Real estate agents can work again!
MAIN IMAGE: Vuyiswa Mutshekwane, chairperson National Property Practitioners Council (NPPC); Samuel Seeff, chairman Seeff Property Group; Tony Clarke, MD Rawson Property Group; Adrian Goslett, regional director and CEO RE/MAX Southern Africa
The Covid-19 crisis united South Africa’s real estate sector as never before in our history and the hard work has paid off – on Monday 1 June all property professionals may once again go outside to sell properties on condition of adhering to strict safety protocols to keep them and the buyers and sellers safe from infection with the novel coronavirus.
Cooperative Government and Traditional Affairs (COGTA) Minister Dr Nkosazana Dlamini Zuma on Thursday 28 May announced the regulations that will apply during Alert Level 3 from 1 June. According to these most businesses and other institutions in the public and economic sector may return to work with only a few exceptions such as those in personal care services. This means that all property professionals may leave their homes for work purposes again come 1 June subject to adherence to strict health and safety protocols.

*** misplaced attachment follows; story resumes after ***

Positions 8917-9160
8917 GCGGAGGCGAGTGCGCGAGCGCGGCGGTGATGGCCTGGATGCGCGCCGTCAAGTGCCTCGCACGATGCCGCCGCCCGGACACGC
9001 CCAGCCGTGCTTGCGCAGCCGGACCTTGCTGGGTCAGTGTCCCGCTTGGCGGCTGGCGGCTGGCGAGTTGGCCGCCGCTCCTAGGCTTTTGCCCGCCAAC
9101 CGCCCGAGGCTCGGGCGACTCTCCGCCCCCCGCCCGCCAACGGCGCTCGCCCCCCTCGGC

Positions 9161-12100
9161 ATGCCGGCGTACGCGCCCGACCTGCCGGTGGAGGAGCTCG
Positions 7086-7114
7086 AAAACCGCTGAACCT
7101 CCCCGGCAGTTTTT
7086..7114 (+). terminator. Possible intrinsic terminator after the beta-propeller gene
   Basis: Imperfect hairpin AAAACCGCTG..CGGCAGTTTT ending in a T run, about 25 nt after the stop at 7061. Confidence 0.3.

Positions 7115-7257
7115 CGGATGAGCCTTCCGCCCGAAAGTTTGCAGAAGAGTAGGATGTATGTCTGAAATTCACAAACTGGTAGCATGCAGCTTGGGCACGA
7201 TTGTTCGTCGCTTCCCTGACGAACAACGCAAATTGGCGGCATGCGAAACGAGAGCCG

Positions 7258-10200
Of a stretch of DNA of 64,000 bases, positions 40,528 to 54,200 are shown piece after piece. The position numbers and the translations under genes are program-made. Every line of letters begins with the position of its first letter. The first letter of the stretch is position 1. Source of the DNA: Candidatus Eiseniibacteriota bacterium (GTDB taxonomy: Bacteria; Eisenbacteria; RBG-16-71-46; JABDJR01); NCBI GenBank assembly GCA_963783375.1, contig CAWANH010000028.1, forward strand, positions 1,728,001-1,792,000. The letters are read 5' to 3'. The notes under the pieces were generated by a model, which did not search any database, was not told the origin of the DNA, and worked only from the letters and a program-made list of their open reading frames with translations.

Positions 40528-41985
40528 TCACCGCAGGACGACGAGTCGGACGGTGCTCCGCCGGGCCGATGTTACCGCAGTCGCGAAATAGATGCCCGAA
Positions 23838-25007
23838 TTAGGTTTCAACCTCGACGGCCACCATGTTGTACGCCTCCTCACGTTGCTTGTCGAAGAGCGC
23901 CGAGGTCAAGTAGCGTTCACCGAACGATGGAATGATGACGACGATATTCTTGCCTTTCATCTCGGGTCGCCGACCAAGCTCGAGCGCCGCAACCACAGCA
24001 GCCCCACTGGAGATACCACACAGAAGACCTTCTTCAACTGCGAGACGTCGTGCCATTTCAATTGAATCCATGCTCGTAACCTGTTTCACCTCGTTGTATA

The new regulations stipulate the strict health and safety requirements that all businesses that are reopening will have to adhere to. They include the following:
- All industries, businesses and entities must have a designated Covid-19 compliance officer
- Every business must have a plan for the phased return of their employees to the workplace
- Employees 60 years and older and/or with co-morbidities such as diabetes, high blood pressure, asthma, cancer should work from home if they can
- Adhere to social distancing measures and health protocols such as mandatory wearing of face masks, using hand sanitizers, daily screening of employees etc
- Evictions remain prohibited with certain exceptions as granted by the courts
- Short-term leases for leisure purposes remain prohibited
Find the Rebosa Covid-19 Workplace Readiness Guidelines here
Paying tribute to the sector’s lobbyists